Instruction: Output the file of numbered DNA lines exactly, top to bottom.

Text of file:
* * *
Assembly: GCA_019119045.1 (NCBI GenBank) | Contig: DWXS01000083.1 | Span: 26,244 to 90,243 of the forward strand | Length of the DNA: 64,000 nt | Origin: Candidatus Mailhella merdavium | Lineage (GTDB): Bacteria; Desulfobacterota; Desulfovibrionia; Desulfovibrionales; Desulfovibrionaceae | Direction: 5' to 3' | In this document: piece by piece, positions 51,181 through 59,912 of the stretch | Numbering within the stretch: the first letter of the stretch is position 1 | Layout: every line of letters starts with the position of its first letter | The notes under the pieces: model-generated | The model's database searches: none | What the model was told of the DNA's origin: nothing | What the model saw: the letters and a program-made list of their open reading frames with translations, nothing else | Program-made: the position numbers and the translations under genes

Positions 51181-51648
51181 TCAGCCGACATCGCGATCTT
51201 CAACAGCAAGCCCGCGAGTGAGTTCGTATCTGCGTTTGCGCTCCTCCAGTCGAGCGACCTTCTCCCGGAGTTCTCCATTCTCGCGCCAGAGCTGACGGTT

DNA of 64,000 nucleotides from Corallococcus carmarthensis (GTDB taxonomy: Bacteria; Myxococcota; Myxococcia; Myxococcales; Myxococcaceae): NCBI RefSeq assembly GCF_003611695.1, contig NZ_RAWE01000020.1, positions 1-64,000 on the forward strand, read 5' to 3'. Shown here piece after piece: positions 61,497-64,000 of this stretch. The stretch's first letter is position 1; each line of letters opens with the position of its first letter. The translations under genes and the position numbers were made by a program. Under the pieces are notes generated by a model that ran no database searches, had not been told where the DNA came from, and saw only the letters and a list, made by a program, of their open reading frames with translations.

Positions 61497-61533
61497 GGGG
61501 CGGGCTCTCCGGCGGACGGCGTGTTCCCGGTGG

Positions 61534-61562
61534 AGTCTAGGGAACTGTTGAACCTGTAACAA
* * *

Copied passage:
Assembly: GCA_019119045.1 (NCBI GenBank) | Contig: DWXS01000083.1 | Span: 26,244 to 90,243 of the forward strand | Length of the DNA: 64,000 nt | Origin: Candidatus Mailhella merdavium | Lineage (GTDB): Bacteria; Desulfobacterota; Desulfovibrionia; Desulfovibrionales; Desulfovibrionaceae | Direction: 5' to 3' | In this document: piece by piece, positions 51,181 through 59,912 of the stretch | Numbering within the stretch: the first letter of the stretch is position 1 | Layout: every line of letters starts with the position of its first letter | The notes under the pieces: model-generated | The model's database searches: none | What the model was told of the DNA's origin: nothing | What the model saw: the letters and a program-made list of their open reading frames with translations, nothing else | Program-made: the position numbers and the translations under genes

Positions 51181-51648
51181 TCAGCCGACATCGCGATCTT
51201 CAACAGCAAGCCCGCGAGTGAGTTCGTATCTGCGTTTGCGCTCCTCCAGTCGAGCGACCTTCTCCCGGAGTTCTCCATTCTCGCGCCAGAGCTGACGGTT

DNA of 64,000 nucleotides from Corallococcus carmarthensis (GTDB taxonomy: Bacteria; Myxococcota; Myxococcia; Myxococcales; Myxococcaceae): NCBI RefSeq assembly GCF_003611695.1, contig NZ_RAWE01000020.1, positions 1-64,000 on the forward strand, read 5' to 3'. Shown here piece after piece: positions 61,497-64,000 of this stretch. The stretch's first letter is position 1; each line of letters opens with the position of its first letter. The translations under genes and the position numbers were made by a program. Under the pieces are notes generated by a model that ran no database searches, had not been told where the DNA came from, and saw only the letters and a list, made by a program, of their open reading frames with translations.

Positions 61497-61533
61497 GGGG
61501 CGGGCTCTCCGGCGGACGGCGTGTTCCCGGTGG

Positions 61534-61562
61534 AGTCTAGGGAACTGTTGAACCTGTAACAA